Over the next couple of months, we’ll find out if rugby league has really made any lasting progress since the 2017 World Cup.
The tournament in Australia, New Zealand and Papua New Guinea wasn’t very successful financially – the profit was roughly 65 per cent of what was forecast – and since then, the promoter of the 2025 World Cup in North America has found himself in debt to two of the Big Three national leagues.
With the NRL grand final run and won and Super League’s decider less than a fortnight away, the ‘focus’ is on international football. I use quotation marks because a very large part of the game’s Australian demographic will never care – which is one of the main reasons for the failure of last year’s tournament.
But, since this time last year, we’ve seen Tonga emerge as a transcendent property which the sport has struggled to accommodate within its existing structures, and Aussie players needing to take pay cuts in order to play against the Mate Ma’a at Mt Smart Stadium on October 20.
Another thing that has changed is the Rugby League International Federation no long has just one employee, but three. That should enable it to be more sophisticated in its day-to-day operations.
The sport has been recognised by Sport Accord, after a long fight. In theory, this should make it easier to access funding in myriad countries.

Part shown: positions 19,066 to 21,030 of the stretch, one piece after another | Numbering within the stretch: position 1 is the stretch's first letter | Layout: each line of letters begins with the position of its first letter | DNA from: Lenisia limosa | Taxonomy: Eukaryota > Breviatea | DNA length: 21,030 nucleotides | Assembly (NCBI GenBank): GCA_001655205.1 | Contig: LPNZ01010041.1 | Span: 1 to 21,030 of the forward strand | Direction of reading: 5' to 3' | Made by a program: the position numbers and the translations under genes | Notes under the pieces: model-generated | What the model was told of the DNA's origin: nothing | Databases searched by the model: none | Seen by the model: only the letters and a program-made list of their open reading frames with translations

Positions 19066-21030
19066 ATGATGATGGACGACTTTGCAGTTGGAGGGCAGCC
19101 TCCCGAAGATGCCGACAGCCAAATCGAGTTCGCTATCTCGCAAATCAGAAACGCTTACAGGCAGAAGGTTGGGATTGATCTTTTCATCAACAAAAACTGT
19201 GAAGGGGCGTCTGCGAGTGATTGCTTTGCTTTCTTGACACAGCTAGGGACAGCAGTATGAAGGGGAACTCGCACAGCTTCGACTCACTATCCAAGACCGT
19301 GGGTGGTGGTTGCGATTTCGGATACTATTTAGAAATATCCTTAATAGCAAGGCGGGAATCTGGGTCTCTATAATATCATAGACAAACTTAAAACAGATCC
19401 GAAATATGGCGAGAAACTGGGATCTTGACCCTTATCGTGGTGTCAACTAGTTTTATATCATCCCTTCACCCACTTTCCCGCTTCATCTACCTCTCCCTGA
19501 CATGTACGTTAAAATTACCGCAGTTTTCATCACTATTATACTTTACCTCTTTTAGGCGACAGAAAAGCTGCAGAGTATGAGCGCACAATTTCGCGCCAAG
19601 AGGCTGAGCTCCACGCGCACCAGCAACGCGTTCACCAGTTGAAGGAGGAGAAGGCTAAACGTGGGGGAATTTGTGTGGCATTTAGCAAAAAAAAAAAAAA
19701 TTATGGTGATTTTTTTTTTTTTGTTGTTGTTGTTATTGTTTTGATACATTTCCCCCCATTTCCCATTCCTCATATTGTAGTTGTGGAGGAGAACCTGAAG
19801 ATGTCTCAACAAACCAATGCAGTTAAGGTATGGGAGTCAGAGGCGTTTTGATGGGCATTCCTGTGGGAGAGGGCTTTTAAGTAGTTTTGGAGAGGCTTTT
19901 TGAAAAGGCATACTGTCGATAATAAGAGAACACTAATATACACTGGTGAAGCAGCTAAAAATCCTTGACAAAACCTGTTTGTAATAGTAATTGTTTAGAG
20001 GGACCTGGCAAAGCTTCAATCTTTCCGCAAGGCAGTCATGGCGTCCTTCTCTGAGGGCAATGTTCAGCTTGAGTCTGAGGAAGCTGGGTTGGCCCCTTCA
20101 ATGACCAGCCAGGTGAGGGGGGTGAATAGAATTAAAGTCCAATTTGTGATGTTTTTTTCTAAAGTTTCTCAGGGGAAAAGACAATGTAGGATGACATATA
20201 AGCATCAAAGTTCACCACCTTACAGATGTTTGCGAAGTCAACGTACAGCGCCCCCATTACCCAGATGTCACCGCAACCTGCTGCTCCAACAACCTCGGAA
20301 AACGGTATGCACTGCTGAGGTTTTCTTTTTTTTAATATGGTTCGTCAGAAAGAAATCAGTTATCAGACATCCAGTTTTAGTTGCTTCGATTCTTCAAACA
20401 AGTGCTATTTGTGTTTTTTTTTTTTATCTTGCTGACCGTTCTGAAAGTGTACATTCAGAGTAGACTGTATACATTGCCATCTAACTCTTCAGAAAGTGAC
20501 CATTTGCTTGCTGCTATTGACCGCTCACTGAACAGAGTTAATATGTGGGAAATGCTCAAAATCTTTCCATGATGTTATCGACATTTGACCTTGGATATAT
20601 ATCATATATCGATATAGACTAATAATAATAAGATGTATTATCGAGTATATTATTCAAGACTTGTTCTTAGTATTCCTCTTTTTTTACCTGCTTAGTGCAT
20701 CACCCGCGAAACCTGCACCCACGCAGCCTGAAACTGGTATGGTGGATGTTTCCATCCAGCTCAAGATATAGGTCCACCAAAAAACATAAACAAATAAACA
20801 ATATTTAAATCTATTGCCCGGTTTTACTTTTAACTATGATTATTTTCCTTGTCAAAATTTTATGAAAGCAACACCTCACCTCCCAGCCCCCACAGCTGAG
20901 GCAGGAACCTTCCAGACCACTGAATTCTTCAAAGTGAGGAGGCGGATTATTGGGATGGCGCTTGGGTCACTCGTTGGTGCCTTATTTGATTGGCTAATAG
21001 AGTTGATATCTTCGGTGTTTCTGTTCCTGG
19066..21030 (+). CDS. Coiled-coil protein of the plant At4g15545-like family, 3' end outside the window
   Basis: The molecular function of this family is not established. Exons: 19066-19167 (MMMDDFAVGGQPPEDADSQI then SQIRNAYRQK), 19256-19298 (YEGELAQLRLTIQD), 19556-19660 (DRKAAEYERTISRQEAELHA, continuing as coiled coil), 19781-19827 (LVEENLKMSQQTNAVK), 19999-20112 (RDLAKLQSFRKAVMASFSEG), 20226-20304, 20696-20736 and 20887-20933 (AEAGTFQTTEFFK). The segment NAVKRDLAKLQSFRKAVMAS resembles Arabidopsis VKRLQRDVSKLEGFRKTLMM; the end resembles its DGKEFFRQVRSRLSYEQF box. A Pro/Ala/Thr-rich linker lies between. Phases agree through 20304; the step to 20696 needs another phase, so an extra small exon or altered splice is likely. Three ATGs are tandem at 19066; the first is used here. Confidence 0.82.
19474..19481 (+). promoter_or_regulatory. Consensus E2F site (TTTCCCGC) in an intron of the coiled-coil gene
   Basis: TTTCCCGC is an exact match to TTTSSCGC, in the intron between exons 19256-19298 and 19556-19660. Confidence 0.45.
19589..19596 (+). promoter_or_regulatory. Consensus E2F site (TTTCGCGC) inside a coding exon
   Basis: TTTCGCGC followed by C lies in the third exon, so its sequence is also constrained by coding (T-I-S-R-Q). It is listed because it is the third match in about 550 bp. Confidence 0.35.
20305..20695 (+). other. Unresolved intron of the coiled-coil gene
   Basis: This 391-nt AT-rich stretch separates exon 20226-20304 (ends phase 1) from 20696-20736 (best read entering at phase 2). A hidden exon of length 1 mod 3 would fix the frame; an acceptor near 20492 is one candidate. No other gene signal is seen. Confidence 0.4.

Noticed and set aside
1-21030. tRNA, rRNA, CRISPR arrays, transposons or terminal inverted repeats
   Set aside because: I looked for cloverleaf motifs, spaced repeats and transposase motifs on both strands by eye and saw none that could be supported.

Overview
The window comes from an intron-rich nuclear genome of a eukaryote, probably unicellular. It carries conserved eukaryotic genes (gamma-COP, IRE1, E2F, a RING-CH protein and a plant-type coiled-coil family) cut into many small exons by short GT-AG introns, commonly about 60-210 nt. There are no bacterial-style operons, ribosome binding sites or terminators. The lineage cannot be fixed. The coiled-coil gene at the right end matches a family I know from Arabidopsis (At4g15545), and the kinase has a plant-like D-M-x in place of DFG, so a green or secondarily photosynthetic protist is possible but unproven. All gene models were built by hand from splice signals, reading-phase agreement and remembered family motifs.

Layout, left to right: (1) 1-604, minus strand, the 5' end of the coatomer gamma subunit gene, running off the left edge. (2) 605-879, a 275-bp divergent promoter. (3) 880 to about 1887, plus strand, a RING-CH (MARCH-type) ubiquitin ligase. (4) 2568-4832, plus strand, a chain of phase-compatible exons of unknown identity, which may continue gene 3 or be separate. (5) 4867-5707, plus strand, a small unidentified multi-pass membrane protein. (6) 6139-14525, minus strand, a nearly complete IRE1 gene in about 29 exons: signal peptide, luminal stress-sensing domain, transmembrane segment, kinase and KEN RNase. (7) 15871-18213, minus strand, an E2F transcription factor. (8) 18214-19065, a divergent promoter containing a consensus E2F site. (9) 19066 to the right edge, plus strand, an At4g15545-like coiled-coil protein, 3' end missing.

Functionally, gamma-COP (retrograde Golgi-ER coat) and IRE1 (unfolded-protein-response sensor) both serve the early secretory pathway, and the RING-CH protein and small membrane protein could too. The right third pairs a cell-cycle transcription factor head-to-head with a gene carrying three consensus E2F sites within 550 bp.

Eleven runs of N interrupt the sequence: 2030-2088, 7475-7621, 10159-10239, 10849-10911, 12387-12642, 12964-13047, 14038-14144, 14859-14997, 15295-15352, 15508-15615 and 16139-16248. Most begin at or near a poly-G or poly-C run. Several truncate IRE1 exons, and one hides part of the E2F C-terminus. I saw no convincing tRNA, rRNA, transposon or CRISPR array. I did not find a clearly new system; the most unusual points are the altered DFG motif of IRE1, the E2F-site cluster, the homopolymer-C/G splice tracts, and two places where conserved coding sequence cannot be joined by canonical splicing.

The Kiwis themselves have an opportunity to get back to an even keel after a disastrous World Cup. They host Australia in a match which should turn a profit – even if outdrawn by the Tonga game a week later – and play three big northern stadiums on their trip to Britain before returning via France.
After swamping a young Kiwis side in Denver and losing the World Cup final by only six points, Wayne Bennett-coached England can fairly be expected to account for an improved Kiwi team under Michael Maguire.
But with his Brisbane days officially numbered, will Bennett stay in charge until England hosts the 2021 World Cup? He famously said coaching Australia is not a full-time job – perhaps, by default, coaching England will be.
In Sydney, the Emerging Nations World Championship is currently underway, featuring the likes of the Solomon Islands, Turkey, Greece, Hong Kong, Japan, Malta, Niue, Philippines, Poland, Hungary and Vanuatu.
These teams, for the first time, are attracting commercial attention from merchandisers and live streamers. They are emerging properties – even though the tournament itself will lose money.
The upcoming European Championships will help decide World Cup spots too – but Spain are hosting Russia in Valencia this Saturday as part of the road to that tournament.
Only five World Cups ago – 22 years – there was no qualifying tournament because not enough countries played the game. Now, there is a whole tier trying to gain entry to the qualifiers, which Chile will achieve when they square off with the United States, Canada and Jamaica next month in Jacksonville.
This is not the rugby league you saw at ANZ Stadium on Sunday. This is a little know spec on the sporting map that ranked behind Kettlebell, lifting Dodgeball and table dancing in the queue to ta gain official recognition.
And it’s a group of people who are quite happy to be present at the ground floor as that building grows, one storey at a time.